A Dr Roger Gleadle also ends up in possession of incriminating documents relating to Thorpe’s relationship with Norman and sells them. Gleadle was Norman’s GP and he also maintains that Norman is mad – Gleadle keeps him under ‘heavy sedation’ but that doesn’t stop Norman trying to kill himself whilst he is in Gleadle’s ‘care’. Interestingly enough Norman maintains that Gleadle has sold documents of his without his permission and is trying to poison him. Gleadle’s conduct becomes known when it is revealed that the person who purchased the documents was a friend of Jeremy’s. There are other Top Doctors who were well-aware of what was going on – including a number of psychiatrists who ended up treating Norman as he had breakdowns and made suicide attempts. At one point he was sectioned. One of the hospitals that treated Norman – in 1963/64 and again in 1967 – was St George’s.

Like Jeremy, the Top Doctors stressed how they tried to ‘help’ this madman who is inexplicably in constant fear and distress and makes crazy allegations about that nice Mr Thorpe which of course none of them believe – although the whole bloody lot of them are keen to get their paws on any documentation that Norman might have relating to Jeremy. Jeremy stressed to people that Norman is someone who had been in a ‘mental home’. I have a document in my possession written by Andrew Park, a corrupt lawyer at the Welsh Office, stating that I have been in a ‘mental institution’. Of course I have – Dafydd illegally detained me in one after I complained about him and his colleagues. The reason why Andrew Park found out about it was that after I complained about being unlawfully arrested and held in a mental institution, Andrew Park advised Dafydd et al on how to ensure that my complaints were never investigated.

Norman spends a lot of time telling people that Jeremy has ruined his life – Norman’s mates agree with this perception but everyone else maintains that Norman has an irrational obsession with poor Mr Thorpe and is ‘persecuting him’. What Norman is actually doing is making statements to the police and other people alleging very serious offences on the part of Thorpe et al. Norman consistently said the same thing – that Thorpe befriended him but ended up repeatedly sexually assaulting him in a manner that Norman did not want and since then had done a number of things to try and keep him quiet. No-one bothered to report how Norman thinks Jeremy has ruined his life – it might have been worth asking him because a lot of very unfortunate things happened to Norman. He landed jobs but then lost them, he became homeless and destitute, got back on his feet again, but hey presto suddenly he’d been sacked and he’s homeless once more. In the mid 70s, Norman was robbed, beaten up and an attempt was made to murder him – the people involved all maintained that they were put up to it by Jeremy or his friends.

Despite the constant claims of what a dreadful man he is, no-one ever produces evidence of anything very serious that Norman has actually done wrong. Whereas evidence constantly crops up suggesting that Jeremy was a lying bastard who was having numerous sexual encounters with much younger men, that his friends were constantly hassling Norman and that those claiming to ‘help’ Norman seemed to be benefiting from his distress and were often in close contact with Jeremy and his circle.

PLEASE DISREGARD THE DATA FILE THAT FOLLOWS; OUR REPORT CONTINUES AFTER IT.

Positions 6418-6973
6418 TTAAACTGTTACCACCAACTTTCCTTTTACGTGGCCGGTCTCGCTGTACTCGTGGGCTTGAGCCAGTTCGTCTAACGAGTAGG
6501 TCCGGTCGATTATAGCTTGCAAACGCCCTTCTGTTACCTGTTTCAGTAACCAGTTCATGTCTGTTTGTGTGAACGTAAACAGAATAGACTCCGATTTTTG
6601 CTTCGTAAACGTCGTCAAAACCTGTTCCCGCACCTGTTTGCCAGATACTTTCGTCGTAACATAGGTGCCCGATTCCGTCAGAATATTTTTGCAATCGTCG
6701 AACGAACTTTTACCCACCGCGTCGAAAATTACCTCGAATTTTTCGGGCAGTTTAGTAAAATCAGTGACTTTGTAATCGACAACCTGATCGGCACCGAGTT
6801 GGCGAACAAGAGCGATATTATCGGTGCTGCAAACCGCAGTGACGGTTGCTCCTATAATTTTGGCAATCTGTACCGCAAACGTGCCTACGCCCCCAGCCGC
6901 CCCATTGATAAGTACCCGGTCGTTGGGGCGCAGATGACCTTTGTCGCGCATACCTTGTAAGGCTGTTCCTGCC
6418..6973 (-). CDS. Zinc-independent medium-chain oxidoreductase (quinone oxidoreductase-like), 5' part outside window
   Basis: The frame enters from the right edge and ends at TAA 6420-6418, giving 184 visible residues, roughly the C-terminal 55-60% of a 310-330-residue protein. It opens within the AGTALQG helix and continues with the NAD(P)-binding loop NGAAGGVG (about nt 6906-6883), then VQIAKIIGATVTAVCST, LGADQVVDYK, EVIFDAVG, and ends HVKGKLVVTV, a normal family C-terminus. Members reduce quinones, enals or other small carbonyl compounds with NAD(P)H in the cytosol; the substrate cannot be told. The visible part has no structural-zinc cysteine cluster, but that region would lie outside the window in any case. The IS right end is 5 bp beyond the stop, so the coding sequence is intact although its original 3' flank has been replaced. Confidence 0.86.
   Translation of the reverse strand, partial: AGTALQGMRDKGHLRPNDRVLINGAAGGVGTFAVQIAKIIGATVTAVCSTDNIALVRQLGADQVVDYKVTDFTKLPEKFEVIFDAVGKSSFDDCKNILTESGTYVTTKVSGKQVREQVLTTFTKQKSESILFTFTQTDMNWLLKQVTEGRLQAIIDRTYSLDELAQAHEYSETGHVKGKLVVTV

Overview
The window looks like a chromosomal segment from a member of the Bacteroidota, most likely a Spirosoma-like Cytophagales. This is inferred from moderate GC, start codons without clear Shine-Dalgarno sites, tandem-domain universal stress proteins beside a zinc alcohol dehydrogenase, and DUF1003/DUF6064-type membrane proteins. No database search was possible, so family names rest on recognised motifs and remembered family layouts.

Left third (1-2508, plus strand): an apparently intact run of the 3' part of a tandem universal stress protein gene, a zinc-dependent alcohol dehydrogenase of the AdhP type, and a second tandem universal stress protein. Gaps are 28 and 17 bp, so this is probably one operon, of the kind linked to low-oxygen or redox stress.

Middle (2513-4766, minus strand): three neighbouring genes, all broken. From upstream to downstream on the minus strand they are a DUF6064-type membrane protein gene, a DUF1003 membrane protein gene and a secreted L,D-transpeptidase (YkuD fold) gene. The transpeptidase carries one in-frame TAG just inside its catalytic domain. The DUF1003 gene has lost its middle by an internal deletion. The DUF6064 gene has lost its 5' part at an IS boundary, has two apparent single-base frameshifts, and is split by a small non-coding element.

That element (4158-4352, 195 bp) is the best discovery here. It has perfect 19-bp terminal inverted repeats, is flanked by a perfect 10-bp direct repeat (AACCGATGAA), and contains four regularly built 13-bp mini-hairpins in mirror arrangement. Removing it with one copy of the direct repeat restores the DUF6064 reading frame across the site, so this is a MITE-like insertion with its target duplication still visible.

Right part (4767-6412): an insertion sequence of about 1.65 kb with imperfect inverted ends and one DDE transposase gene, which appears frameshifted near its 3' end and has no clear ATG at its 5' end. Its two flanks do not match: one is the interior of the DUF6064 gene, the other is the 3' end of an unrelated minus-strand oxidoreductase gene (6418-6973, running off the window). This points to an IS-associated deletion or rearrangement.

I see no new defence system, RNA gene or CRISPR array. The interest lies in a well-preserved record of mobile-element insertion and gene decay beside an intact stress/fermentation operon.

Norman does have a habit of producing very damning evidence against Thorpe – including evidence that Thorpe wrote him a letter in 1961 which suggests that they were having a sexual relationship whilst Norman was a minor. The explanation? That Mr Thorpe ‘made a mistake’ when he dated the letter to Norman – he obviously wrote the highly incriminating letter to Norman a few years later, whilst Norman was older. Not that the letter proved ANYTHING anyway of course.

Jeremy and co constantly maintain that Norman is a ‘nut’ whom absolutely nobody believes. For a nutter who can’t be believed they are certainly very bothered by him. So bothered that in June 1971 the Liberal Party launch an inquiry into Norman’s allegations – it is of course a secret inquiry, conducted by a small number of Jeremy’s close associates, namely Emlyn Hooson (a lawyer who was by that time leader of the Chester and Wales Circuit), David Steel and Frank Byers (the Liberal leader in the Lords). Norman told his story in person at the inquiry only to be shouted down and insulted by Byers. Hooson had been in touch with Scotland Yard about a police statement that Norman had made about Jeremy in 1962. When Thorpe found out about this he got in touch with Reginald Maudling the Home Secretary – Thorpe and Maudling were friends – and asked him to instruct the police to only give out a minimum of information. Maudling seems to have done as requested – a Detective Inspector Edward Smith attended the inquiry but would only provide brief factual answers to questions. Maudling told Jeremy by letter that he had discussed the matter with the Metropolitan Police Commissioner.

Hooson stated himself to be ‘appalled’ at the ‘Mafia-like atmosphere…of lies and intrigue’ that had been created. Jeremy subsequently recommended Byers for the Privy Council.